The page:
Save your greenbacks, boys, the U.S. government will rise again! Maybe. Tom Petruno in the Los Angeles Times on the one-hand, on-the-other-hand on the latest dollar news (via BND.com):
the dollar isn't collapsing—not yet, anyway. It is, however, weak and getting weaker…..
A closely watched index of the buck's value against six other major currencies, including the euro and the yen, fell last week to its lowest level since August 2008.
The DXY index, so named for its ticker symbol, fell for a fourth straight week to end Friday just above 74, making a loss of more than 6 percent for the year to date. If the index slides 3.7 percent from there, it would drop through its all-time low of 71.33 reached in April 2008.
Hooray…right? Well, a falling dollars all right, if you like high-exporting big corporations:
The benefits of a declining dollar showed up last week in first-quarter earnings reports from multinational companies such as IBM Corp., Intel Corp., United Technologies Corp., Johnson & Johnson and Honeywell International Inc. All reported results above expectations, thanks to robust global demand for their goods and services.
And good for the Federal Reserve, as at least one of its policies achieves its goal, apparently.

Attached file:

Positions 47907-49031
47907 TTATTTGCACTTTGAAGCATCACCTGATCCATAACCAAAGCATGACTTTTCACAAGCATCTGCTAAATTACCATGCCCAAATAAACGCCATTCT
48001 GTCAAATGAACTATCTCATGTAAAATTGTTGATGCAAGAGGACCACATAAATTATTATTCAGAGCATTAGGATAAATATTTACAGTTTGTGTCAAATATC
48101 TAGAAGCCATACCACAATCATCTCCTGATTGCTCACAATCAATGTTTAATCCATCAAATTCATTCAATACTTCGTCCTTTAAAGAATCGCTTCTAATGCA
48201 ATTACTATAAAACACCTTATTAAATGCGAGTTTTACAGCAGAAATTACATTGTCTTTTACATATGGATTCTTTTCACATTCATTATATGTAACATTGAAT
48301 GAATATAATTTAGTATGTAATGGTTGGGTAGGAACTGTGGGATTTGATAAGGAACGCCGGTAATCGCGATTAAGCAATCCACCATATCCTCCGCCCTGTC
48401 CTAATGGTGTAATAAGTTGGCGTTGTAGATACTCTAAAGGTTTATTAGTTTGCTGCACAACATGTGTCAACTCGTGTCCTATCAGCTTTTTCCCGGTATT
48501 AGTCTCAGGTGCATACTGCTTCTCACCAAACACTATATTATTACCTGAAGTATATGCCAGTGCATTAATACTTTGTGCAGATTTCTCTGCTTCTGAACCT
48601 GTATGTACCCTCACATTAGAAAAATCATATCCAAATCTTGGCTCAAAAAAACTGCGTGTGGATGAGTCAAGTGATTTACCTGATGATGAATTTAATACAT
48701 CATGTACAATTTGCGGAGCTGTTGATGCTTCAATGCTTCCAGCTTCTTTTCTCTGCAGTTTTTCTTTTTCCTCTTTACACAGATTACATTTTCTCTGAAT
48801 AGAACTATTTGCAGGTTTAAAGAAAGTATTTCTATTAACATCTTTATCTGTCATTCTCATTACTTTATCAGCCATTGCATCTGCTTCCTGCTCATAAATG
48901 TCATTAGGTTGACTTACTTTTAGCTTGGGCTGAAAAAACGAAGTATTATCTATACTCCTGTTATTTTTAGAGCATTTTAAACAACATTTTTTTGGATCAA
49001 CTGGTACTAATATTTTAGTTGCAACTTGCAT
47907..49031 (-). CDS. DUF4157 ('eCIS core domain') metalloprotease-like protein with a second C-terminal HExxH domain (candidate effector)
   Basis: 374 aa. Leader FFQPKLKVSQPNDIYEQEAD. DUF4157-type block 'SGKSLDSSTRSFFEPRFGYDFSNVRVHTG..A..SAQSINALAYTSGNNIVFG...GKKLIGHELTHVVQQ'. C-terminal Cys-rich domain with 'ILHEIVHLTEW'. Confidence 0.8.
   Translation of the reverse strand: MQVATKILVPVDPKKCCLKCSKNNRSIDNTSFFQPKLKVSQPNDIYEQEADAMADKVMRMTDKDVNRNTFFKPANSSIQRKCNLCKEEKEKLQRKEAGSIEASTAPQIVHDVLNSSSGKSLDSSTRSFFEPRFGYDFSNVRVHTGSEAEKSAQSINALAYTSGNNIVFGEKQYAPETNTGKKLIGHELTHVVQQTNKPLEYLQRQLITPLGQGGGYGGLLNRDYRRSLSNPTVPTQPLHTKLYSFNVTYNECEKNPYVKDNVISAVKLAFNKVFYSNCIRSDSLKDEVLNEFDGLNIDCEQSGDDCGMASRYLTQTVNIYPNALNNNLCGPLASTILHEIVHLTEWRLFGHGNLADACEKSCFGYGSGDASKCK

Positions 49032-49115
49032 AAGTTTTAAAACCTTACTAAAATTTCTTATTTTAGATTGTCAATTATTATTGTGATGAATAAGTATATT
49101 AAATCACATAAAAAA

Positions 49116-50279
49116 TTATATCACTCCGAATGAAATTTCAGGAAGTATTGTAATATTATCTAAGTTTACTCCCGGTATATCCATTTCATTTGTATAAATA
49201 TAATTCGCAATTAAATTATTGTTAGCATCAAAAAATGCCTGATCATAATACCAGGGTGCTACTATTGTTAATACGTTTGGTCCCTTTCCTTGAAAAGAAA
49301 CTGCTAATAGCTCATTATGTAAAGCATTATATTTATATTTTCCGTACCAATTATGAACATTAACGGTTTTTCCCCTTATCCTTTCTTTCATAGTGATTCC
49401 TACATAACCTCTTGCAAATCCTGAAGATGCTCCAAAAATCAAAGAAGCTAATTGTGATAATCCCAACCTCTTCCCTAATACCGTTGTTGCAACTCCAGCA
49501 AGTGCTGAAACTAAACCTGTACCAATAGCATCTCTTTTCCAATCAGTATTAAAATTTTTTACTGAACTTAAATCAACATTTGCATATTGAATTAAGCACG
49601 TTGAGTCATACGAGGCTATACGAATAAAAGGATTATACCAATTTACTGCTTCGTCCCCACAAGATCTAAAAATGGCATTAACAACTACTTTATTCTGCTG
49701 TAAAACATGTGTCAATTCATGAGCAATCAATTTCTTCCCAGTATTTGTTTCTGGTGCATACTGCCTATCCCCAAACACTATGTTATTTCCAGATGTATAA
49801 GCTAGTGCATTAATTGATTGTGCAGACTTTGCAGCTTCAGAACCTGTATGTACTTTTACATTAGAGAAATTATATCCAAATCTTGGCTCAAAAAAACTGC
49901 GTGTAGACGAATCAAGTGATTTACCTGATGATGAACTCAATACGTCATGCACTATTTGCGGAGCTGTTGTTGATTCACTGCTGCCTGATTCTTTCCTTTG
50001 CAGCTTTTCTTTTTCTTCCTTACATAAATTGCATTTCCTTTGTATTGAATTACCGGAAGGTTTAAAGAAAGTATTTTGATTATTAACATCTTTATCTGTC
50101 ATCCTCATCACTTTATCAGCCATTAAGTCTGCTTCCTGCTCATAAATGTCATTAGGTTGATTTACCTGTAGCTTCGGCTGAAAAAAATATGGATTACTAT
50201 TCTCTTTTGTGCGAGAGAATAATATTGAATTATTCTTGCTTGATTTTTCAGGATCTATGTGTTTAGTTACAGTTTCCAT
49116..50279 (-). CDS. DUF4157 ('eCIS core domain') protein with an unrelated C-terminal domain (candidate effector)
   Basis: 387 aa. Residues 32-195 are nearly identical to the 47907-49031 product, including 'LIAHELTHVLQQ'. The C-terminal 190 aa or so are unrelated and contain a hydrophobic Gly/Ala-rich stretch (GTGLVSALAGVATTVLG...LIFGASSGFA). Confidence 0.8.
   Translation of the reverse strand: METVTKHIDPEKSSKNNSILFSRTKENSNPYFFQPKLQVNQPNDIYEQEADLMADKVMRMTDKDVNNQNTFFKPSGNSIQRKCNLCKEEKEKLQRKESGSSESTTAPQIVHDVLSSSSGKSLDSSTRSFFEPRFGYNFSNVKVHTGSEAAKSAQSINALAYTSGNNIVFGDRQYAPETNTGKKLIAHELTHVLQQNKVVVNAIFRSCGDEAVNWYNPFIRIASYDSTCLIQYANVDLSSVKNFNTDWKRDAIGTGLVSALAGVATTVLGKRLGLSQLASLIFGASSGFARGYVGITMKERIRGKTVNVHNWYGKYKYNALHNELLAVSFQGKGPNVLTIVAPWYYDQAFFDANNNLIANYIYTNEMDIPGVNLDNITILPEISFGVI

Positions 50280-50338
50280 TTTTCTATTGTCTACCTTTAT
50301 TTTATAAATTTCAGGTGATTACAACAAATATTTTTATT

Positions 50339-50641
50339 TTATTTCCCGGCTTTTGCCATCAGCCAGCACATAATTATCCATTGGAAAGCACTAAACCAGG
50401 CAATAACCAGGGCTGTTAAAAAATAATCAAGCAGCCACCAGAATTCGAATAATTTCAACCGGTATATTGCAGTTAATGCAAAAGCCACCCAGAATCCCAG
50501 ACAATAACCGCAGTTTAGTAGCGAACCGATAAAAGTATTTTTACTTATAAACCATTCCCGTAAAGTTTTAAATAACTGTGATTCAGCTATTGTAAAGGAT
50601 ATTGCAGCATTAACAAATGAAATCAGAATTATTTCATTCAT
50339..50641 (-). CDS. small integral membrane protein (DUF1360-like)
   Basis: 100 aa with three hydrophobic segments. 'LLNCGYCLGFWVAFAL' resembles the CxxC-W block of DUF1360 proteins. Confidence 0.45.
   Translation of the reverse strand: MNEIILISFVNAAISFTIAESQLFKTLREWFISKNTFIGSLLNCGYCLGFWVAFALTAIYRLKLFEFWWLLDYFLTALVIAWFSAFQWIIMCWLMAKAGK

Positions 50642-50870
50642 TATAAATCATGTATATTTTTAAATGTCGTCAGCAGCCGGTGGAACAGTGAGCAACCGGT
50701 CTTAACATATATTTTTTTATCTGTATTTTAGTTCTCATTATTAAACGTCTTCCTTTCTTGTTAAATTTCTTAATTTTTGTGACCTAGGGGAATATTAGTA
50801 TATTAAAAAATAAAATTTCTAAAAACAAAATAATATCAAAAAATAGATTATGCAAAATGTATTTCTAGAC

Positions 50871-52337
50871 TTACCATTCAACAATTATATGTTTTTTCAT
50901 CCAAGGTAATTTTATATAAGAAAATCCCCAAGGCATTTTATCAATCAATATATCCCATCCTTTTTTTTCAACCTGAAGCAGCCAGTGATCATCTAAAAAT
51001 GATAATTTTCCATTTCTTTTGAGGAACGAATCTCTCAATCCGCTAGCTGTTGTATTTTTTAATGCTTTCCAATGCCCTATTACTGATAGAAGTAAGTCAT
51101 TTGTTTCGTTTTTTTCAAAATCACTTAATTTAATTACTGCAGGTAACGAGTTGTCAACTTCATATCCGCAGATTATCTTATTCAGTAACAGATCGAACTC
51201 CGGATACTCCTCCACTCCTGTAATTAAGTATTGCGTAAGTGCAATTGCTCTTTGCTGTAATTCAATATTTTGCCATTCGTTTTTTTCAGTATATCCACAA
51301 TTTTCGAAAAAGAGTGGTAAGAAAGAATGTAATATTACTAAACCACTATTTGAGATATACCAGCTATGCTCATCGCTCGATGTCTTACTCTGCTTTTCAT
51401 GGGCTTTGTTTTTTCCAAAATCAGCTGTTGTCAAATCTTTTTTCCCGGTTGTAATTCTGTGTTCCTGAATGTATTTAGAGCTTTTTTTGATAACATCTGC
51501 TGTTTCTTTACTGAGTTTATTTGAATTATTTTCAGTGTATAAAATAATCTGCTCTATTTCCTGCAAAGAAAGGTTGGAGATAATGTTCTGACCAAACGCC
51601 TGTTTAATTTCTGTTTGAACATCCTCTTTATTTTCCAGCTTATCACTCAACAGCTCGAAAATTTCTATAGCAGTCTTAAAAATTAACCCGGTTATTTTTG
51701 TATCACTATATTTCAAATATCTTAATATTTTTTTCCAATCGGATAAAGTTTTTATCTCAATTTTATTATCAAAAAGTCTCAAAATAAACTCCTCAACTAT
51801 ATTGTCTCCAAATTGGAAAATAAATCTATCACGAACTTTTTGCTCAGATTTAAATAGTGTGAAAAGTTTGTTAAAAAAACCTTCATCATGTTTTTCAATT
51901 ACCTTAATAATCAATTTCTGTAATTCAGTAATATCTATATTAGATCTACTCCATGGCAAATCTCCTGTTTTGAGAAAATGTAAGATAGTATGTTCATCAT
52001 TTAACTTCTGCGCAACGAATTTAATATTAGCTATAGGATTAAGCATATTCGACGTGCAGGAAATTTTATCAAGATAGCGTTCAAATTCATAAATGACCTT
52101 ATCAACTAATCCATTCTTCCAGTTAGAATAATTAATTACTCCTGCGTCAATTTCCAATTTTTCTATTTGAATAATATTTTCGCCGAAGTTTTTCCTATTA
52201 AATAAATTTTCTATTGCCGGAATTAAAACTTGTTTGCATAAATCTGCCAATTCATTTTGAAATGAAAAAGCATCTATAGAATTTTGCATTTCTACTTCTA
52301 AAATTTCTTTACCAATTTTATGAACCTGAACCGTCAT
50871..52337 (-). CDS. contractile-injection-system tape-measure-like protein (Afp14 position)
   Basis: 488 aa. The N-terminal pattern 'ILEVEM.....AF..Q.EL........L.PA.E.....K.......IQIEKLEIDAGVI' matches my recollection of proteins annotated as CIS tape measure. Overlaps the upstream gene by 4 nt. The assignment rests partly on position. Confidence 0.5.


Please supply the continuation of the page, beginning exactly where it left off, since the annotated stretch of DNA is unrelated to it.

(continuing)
Downward pressure on the dollar has been one objective of the Federal Reserve's easy-credit policy, as it holds short-term interest rates near zero and pumps money into the financial system via purchases of Treasury securities. The market sets currency values based on a number of variables, but a crucial one is a country's interest-rate levels: If higher rates attract more capital to a currency, its value should rise.
While the Fed keeps credit loose, central banks in Europe, China, India, Brazil and elsewhere around the globe have been raising interest rates to combat energy and food inflation.
And it's been good for commodity speculators, as any anticipation of monetarapocalypse ought to be:
Global investors have another dollar-related incentive to pile into commodities: If they expect that the U.S. won't rein in its record budget deficits and that Treasury borrowing will continue to mushroom, hard assets become a potential hedge against fiscal calamity that could drive interest rates sky high.
Peter Suderman from earlier on the failure side of current Federal Reserve policy.